Second-seeded Alexander Zverev shook off a slow start to beat top-seeded Stefanos Tsitsipas 6-4, 7-6 (7/3) on Saturday and win the ATP hardcourt tournament in Acapulco, Mexico.
Germany’s Zverev, ranked seventh in the world, had lost his last five matches against the world No 5 from Greece.
Early on it seemed Zverev might be heading for another defeat as he dropped his first service game on the way to trailing 4-1 in the opening set.
But he stepped it up to save three break points in the sixth game, holding serve to launch a run of five straight games that saw him pocket the set. A tight second set saw Zverev gain the first break for a 5-4 lead and a chance to serve for the match.
Tsitsipas saved one match point on the way to regaining the break when Zverev double-faulted on break point – one of his eight double faults in the contest.
From there it was a fierce battle to the tiebreaker, Tsitsipas saving six break points to hold for a 6-5 lead and Zverev saving a set point on the way to making it 6-6.
Zverev converted his third match point to seal the victory and go one better than his runner-up finish to Australian Nick Kyrgios in Acapulco in 2019.
“This victory means a lot to me,” said Zverev as he donned the sombrero traditionally given to the winner.
He claimed his 14th ATP title and his first of 2021 and will be one of the men to beat when the Miami Masters starts next week in the absence of stars Novak Djokovic, Rafael Nadal, Roger Federer and Dominic Thiem.
Tsitsipas, who was coming off semi-final appearances at the Australian Open and Rotterdam, was denied a sixth ATP trophy.
It was the first Acapulco final featuring the tournament’s top two seeds since 2015, when second-seeded David Ferrer beat top-seeded Kei Nishikori in straight sets.
Aslan Karatsev seals maiden ATP title
Russian Aslan Karatsev continued his remarkable season by winning his first ATP Tour title on Saturday, beating Lloyd Harris in the Dubai final.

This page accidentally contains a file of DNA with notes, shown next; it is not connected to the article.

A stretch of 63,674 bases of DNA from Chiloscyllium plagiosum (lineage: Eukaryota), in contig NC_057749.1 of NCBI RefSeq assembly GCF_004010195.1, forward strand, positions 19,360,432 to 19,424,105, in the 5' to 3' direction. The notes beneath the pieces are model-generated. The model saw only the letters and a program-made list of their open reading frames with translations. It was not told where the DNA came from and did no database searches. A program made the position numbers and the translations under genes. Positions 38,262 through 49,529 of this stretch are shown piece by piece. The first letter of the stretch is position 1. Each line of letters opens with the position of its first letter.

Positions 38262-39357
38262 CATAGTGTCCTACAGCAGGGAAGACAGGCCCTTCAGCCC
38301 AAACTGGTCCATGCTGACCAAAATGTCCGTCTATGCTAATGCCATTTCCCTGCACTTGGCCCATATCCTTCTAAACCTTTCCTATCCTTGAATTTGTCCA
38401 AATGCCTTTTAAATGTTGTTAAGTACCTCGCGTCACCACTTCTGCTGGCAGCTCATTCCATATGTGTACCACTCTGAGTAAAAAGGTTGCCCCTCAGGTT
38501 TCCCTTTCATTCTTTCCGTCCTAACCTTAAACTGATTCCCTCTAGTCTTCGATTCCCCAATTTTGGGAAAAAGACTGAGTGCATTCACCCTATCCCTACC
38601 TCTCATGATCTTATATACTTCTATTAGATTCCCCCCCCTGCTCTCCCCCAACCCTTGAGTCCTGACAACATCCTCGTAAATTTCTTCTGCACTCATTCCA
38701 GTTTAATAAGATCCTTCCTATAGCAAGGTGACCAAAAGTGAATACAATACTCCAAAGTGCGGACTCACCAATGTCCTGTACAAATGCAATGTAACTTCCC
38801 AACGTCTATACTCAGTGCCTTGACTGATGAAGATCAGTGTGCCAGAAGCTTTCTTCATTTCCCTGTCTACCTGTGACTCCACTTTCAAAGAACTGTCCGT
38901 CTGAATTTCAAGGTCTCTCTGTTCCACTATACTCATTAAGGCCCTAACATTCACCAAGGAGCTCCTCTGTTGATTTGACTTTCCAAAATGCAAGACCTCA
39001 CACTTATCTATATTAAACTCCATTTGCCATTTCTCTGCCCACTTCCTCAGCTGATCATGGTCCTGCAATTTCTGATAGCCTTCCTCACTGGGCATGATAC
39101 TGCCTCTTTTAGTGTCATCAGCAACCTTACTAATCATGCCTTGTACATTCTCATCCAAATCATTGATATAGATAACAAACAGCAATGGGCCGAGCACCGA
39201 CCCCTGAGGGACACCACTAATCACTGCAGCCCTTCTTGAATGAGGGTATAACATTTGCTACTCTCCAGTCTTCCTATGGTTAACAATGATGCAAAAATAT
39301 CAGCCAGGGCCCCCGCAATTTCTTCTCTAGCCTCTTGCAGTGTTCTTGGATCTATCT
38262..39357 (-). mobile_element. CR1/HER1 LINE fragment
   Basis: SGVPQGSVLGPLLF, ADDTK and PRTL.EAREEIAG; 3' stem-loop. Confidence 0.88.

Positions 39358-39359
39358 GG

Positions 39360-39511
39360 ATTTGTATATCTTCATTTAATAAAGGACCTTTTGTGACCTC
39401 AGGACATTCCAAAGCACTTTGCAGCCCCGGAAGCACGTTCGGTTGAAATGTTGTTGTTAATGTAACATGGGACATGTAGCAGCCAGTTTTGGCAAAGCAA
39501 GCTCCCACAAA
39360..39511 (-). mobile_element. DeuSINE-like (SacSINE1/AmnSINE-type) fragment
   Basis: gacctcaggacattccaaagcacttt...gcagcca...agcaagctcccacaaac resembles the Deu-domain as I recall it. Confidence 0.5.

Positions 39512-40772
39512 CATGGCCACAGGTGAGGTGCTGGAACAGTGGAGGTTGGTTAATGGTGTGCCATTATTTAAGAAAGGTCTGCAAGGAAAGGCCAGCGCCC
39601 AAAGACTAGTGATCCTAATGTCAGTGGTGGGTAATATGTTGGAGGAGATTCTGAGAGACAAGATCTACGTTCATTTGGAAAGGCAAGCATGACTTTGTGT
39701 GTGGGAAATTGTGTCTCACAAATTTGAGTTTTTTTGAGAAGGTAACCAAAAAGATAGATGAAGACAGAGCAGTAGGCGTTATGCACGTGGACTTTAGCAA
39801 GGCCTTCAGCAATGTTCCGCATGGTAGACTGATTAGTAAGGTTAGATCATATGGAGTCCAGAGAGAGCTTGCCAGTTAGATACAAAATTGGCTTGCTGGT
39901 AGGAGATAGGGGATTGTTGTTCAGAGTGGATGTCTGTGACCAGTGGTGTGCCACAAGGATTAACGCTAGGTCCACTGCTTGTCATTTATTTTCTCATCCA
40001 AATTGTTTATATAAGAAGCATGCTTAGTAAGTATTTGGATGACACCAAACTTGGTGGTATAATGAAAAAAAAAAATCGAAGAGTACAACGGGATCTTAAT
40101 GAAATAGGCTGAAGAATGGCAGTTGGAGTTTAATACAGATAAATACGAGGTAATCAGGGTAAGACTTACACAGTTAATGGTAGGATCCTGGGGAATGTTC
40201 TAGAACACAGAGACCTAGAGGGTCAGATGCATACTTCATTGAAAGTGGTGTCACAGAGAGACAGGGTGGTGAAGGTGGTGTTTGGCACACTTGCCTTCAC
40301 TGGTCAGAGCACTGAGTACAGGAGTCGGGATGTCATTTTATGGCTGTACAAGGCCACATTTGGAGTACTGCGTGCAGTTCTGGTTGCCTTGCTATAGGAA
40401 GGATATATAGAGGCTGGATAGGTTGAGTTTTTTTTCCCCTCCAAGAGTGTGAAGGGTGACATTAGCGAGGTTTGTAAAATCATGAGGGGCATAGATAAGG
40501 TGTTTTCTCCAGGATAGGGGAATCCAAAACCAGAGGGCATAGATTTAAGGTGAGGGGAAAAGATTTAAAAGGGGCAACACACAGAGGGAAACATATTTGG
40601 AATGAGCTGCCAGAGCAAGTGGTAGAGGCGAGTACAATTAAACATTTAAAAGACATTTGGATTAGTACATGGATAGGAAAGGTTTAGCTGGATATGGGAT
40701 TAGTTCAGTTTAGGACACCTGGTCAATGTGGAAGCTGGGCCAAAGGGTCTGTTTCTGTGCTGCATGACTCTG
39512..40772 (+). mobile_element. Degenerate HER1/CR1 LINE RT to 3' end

The 27-year-old, who became the first man to reach the semi-finals on their Grand Slam debut in the Open era at the Australian Open last month, cruised past South African Harris 6-3, 6-2.
“You never know when (success) is coming,” said Karatsev, who is the first wildcard to win the Dubai title since Thomas Muster in 1997.
“I did a good job with my team, with my coach and it has happened now.”
Karatsev, who climbed from 114th to 42nd in the world rankings following the Australian Open, broke qualifier Harris’ serve midway through the opening set and twice more in the second.
It was his first ATP singles final, having won an event for the first time on tour in last week’s doubles tournament in Doha, alongside compatriot Andrey Rublev.
He dumped out the in-form Rublev in Friday’s semi-finals and backed that up against Harris.
Karatsev saved the only two break points he faced as he raced to victory in under an hour and 20 minutes.
“I am super happy. It was a tight match. (I was) really nervous,” added Karatsev. “I want to congratulate my opponent for the final (run). He did a great week... I am happy that I won.”
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